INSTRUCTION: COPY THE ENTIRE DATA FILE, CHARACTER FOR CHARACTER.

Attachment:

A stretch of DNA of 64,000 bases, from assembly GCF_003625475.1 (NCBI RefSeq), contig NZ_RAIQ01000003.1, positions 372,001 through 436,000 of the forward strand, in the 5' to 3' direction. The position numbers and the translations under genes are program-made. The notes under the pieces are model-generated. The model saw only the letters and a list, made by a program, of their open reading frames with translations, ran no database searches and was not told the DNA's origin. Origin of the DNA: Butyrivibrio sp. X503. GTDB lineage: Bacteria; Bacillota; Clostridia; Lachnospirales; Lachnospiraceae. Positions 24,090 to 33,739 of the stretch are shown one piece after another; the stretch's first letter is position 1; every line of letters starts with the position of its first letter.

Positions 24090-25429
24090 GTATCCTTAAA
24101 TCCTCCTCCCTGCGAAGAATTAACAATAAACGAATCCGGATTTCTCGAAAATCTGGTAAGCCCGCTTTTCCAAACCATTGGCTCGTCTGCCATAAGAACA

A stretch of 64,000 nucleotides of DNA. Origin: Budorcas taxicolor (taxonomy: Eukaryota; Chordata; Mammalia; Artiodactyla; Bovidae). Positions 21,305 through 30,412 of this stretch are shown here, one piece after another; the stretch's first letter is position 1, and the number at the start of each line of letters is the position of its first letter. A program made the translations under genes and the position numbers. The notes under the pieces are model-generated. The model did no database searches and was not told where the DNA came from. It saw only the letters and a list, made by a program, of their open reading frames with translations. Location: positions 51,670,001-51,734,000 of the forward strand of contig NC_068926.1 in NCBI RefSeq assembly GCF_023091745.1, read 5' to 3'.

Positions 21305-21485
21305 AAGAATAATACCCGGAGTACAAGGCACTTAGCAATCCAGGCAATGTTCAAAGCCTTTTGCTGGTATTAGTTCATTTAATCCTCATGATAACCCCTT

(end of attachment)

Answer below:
A stretch of DNA of 64,000 bases, from assembly GCF_003625475.1 (NCBI RefSeq), contig NZ_RAIQ01000003.1, positions 372,001 through 436,000 of the forward strand, in the 5' to 3' direction. The position numbers and the translations under genes are program-made. The notes under the pieces are model-generated. The model saw only the letters and a list, made by a program, of their open reading frames with translations, ran no database searches and was not told the DNA's origin. Origin of the DNA: Butyrivibrio sp. X503. GTDB lineage: Bacteria; Bacillota; Clostridia; Lachnospirales; Lachnospiraceae. Positions 24,090 to 33,739 of the stretch are shown one piece after another; the stretch's first letter is position 1; every line of letters starts with the position of its first letter.

Positions 24090-25429
24090 GTATCCTTAAA
24101 TCCTCCTCCCTGCGAAGAATTAACAATAAACGAATCCGGATTTCTCGAAAATCTGGTAAGCCCGCTTTTCCAAACCATTGGCTCGTCTGCCATAAGAACA

A stretch of 64,000 nucleotides of DNA. Origin: Budorcas taxicolor (taxonomy: Eukaryota; Chordata; Mammalia; Artiodactyla; Bovidae). Positions 21,305 through 30,412 of this stretch are shown here, one piece after another; the stretch's first letter is position 1, and the number at the start of each line of letters is the position of its first letter. A program made the translations under genes and the position numbers. The notes under the pieces are model-generated. The model did no database searches and was not told where the DNA came from. It saw only the letters and a list, made by a program, of their open reading frames with translations. Location: positions 51,670,001-51,734,000 of the forward strand of contig NC_068926.1 in NCBI RefSeq assembly GCF_023091745.1, read 5' to 3'.

Positions 21305-21485
21305 AAGAATAATACCCGGAGTACAAGGCACTTAGCAATCCAGGCAATGTTCAAAGCCTTTTGCTGGTATTAGTTCATTTAATCCTCATGATAACCCCTT